unemployment

Providence Business News Editor Mark Murphy joins Rhode Island Public Radio's Dave Fallon for a weekly business segment we're calling "The Bottom Line." Each Friday they look at business news and themes that affect local business and the public.

File photo / RIPR

Our panel this week discusses RI's persistently high unemployment; Senator Dawson Hodgson's renewed call for an outside investigation into 38 Studios; Angel Taveras' proposal for instituting universal pre-K in Rhode Island; and Scott MacKay and Maureen Moakley's top turkeys of 2013.

Rhode Islanders will have to wait a little longer this month to find out what the September unemployment rate was. The state Department of Labor and Training says the data will not be released as scheduled on October 17th because of the partial government shutdown.

Department spokeswoman Laura Hart said the Census Bureau collects data that is used to calculate the state jobless rate.

An East Providence man has pleaded no contest to unemployment insurance fraud.  Forty-nine-year-old Richard Daigle was sentenced to ten years probation and ordered to pay restitution to the state in excess of $10,000.

Attorney General Peter Kilmartin said if the case had gone to trial, prosecutors would have proven that for a six-month period starting in 2010 Daigle was working at a Stop N Shop store but failed to advise the state Department of Labor and Training of his earnings.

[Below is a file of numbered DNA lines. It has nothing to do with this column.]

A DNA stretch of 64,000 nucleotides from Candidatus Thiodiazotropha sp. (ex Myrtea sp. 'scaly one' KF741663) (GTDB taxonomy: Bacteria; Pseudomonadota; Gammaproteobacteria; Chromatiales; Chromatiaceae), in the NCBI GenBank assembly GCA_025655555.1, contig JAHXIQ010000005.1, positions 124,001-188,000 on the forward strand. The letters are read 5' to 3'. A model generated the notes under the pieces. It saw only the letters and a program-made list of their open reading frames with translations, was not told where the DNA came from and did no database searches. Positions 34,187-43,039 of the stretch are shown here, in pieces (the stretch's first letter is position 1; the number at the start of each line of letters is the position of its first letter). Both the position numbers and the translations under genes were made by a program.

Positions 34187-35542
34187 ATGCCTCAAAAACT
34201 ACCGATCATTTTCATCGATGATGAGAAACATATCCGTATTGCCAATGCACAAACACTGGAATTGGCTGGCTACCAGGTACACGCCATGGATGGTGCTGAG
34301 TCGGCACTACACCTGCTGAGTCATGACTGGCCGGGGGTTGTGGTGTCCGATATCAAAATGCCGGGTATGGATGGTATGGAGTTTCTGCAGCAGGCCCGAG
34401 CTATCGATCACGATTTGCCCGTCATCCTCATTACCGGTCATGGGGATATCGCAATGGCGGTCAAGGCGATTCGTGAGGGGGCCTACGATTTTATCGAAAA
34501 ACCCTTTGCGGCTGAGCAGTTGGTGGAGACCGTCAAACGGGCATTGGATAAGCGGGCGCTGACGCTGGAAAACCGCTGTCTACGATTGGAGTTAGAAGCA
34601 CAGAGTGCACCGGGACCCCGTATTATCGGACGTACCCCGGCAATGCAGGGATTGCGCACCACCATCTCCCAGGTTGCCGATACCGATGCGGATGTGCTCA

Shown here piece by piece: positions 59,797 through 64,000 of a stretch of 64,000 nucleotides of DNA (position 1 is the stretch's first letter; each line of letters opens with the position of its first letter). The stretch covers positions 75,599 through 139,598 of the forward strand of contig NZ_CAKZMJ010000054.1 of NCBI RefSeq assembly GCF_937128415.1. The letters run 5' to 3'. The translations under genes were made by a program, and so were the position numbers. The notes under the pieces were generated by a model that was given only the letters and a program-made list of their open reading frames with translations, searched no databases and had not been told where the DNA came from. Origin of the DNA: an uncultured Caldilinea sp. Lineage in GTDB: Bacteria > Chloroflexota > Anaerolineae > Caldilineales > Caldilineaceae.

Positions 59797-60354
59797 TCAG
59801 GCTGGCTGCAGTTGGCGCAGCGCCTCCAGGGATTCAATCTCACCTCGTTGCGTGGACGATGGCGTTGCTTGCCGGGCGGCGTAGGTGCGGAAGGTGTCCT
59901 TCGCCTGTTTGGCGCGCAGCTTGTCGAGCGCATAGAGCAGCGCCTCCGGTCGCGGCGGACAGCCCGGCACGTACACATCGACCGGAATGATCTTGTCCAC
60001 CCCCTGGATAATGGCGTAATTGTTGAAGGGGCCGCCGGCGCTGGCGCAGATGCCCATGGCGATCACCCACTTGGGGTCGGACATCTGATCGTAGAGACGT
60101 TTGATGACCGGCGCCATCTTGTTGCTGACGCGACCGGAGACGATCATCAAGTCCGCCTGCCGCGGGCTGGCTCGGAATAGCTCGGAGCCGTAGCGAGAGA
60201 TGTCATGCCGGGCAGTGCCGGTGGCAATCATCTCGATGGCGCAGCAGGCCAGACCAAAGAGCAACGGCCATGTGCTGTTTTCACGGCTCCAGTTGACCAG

Rhode Island's Unemployment Increasing

Sep 20, 2013
RIPR FILE

Rhode Island’s unemployment rate is headed in the wrong direction.

Rhode Island’s unemployment rate increased from 8.9 percent in July to 9.1 percent in August.  At the same time the national unemployment rate fell one-tenth of a percentage point to 7.3 percent.

The number of unemployed residents is 50,100 – up 800 from July. Over the year, however, the number of unemployed has fallen by about eight thousand.

The U.S. Census Bureau’s latest data contain mixed signals about the state of Rhode Island’s economy.   The median income climbed by double digits but the state still has the highest poverty rate in the region.

While Rhode Island’s median household income climbed 14 percent from 2011 to 2012, the state remained stuck with the highest poverty rate in New England. Thirteen-point-six percent of all residents are living below the federal poverty level. Second is Maine at 12.8 percent.

Providence Business News Editor Mark Murphy joins Rhode Island Public Radio's Dave Fallon for a weekly business segment we're calling "The Bottom Line." Each Friday they look at business news and themes that affect local business and the public.

This week Dave and Mark talk with Tim Hebert, President and CEO of IT services company Atrion, with headquarters  in Warwick. The discussion includes training the local workforce for careers in technology and the need to bring in better trained people from foreign nations to do the tech work.

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Rhode Island’s economy ended the second quarter on a positive note, according to the latest Current Conditions Index.  The index is a monthly rating of the state’s economy based on a dozen key indicators.